Comparing the Validity of Different Sources of Information on Emergency Department Visits: A Latent Class Analysis

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Emergency department (ED) use in Québec may be measured from varied sources, eg, patient's self-reports, hospital medical charts, and provincial health insurance claims databases. Determining the relative validity of each source is complicated because none is a gold standard.


We sought to compare the validity of different measures of ED use without arbitrarily assuming one is perfect.


Data were obtained from a nursing liaison intervention study for frail seniors visiting EDs at 4 university-affiliated hospitals in Montreal.


The number of ED visits during 2 consecutive follow-up periods of 1 and 4 months after baseline was obtained from patient interviews, from medical charts of participating hospitals, and from the provincial health insurance claims database.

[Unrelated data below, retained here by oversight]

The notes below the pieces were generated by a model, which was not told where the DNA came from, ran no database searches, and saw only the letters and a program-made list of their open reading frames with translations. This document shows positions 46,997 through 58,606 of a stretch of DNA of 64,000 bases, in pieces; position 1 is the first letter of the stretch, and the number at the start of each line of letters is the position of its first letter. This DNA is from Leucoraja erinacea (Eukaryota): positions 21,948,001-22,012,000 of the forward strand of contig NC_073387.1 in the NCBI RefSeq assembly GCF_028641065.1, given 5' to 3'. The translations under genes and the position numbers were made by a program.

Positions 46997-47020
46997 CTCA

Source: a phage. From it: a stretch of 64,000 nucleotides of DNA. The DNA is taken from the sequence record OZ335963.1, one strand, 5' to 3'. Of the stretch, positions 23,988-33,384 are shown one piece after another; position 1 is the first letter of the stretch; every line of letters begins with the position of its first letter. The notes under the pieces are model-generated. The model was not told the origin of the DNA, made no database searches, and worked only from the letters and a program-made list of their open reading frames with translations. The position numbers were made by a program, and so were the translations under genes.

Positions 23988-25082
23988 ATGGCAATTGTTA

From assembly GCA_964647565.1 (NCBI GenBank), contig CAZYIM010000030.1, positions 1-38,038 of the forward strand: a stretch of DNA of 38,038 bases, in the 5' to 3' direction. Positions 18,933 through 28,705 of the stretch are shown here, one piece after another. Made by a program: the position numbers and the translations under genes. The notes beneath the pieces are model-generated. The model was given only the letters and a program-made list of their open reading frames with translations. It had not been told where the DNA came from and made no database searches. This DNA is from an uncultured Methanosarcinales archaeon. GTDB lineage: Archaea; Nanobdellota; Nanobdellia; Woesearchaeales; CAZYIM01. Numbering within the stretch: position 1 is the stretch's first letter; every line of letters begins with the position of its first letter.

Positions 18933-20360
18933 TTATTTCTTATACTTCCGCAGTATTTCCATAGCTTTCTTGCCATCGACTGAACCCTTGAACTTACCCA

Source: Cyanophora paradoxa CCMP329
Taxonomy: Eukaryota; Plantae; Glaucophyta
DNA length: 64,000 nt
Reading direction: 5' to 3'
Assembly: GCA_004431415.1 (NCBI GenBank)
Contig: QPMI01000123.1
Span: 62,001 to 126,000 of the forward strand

Latent class analysis was used to estimate the validity of each source. The impact of the following covariates on validity was evaluated: hospital visited, patient's demographic/clinical characteristics, risk of functional decline, nursing liaison intervention, duration of recall, previous ED use, and previous hospitalization.


The patient's self-report was found to be the least accurate (sensitivity: 70%, specificity: 88%). Claims databases had the greatest validity, especially after defining claims made on consecutive days as part of the same ED visit (sensitivity: 98%, specificity: 98%). The validity of the medical chart was intermediate. Lower sensitivity (or under-reporting) on the self-report appeared to be associated with higher age, low comorbidity and shorter length of recall.


The claims database is the most valid method of measuring ED use among seniors in Quebec compared with hospital medical charts and patient-reported use.

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